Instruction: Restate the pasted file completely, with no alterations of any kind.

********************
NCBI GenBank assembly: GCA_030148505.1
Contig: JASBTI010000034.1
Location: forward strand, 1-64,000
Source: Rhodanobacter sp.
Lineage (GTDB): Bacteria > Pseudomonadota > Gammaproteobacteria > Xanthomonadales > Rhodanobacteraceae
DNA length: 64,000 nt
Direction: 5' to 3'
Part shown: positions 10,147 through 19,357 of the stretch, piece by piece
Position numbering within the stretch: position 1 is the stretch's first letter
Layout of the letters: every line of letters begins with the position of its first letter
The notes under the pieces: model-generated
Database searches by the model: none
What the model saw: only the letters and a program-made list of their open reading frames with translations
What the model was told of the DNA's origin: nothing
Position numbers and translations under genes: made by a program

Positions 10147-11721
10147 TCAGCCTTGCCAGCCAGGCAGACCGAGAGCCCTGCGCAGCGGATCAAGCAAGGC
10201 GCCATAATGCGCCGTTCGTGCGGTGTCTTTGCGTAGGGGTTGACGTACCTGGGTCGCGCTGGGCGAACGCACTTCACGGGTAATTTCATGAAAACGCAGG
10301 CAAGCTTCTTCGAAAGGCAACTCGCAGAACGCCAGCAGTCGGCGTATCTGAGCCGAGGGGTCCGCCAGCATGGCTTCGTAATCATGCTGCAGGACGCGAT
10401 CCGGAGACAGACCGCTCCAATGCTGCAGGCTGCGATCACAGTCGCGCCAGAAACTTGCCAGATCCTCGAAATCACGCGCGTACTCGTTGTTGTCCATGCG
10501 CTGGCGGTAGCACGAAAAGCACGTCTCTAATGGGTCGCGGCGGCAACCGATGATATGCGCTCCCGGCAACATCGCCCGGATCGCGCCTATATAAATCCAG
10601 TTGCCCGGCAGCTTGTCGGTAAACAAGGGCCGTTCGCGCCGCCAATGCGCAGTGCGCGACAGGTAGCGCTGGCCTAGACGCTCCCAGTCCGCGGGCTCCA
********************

NCBI GenBank assembly: GCA_030148505.1
Contig: JASBTI010000034.1
Location: forward strand, 1-64,000
Source: Rhodanobacter sp.
Lineage (GTDB): Bacteria > Pseudomonadota > Gammaproteobacteria > Xanthomonadales > Rhodanobacteraceae
DNA length: 64,000 nt
Direction: 5' to 3'
Part shown: positions 10,147 through 19,357 of the stretch, piece by piece
Position numbering within the stretch: position 1 is the stretch's first letter
Layout of the letters: every line of letters begins with the position of its first letter
The notes under the pieces: model-generated
Database searches by the model: none
What the model saw: only the letters and a program-made list of their open reading frames with translations
What the model was told of the DNA's origin: nothing
Position numbers and translations under genes: made by a program

Positions 10147-11721
10147 TCAGCCTTGCCAGCCAGGCAGACCGAGAGCCCTGCGCAGCGGATCAAGCAAGGC
10201 GCCATAATGCGCCGTTCGTGCGGTGTCTTTGCGTAGGGGTTGACGTACCTGGGTCGCGCTGGGCGAACGCACTTCACGGGTAATTTCATGAAAACGCAGG
10301 CAAGCTTCTTCGAAAGGCAACTCGCAGAACGCCAGCAGTCGGCGTATCTGAGCCGAGGGGTCCGCCAGCATGGCTTCGTAATCATGCTGCAGGACGCGAT
10401 CCGGAGACAGACCGCTCCAATGCTGCAGGCTGCGATCACAGTCGCGCCAGAAACTTGCCAGATCCTCGAAATCACGCGCGTACTCGTTGTTGTCCATGCG
10501 CTGGCGGTAGCACGAAAAGCACGTCTCTAATGGGTCGCGGCGGCAACCGATGATATGCGCTCCCGGCAACATCGCCCGGATCGCGCCTATATAAATCCAG
10601 TTGCCCGGCAGCTTGTCGGTAAACAAGGGCCGTTCGCGCCGCCAATGCGCAGTGCGCGACAGGTAGCGCTGGCCTAGACGCTCCCAGTCCGCGGGCTCCA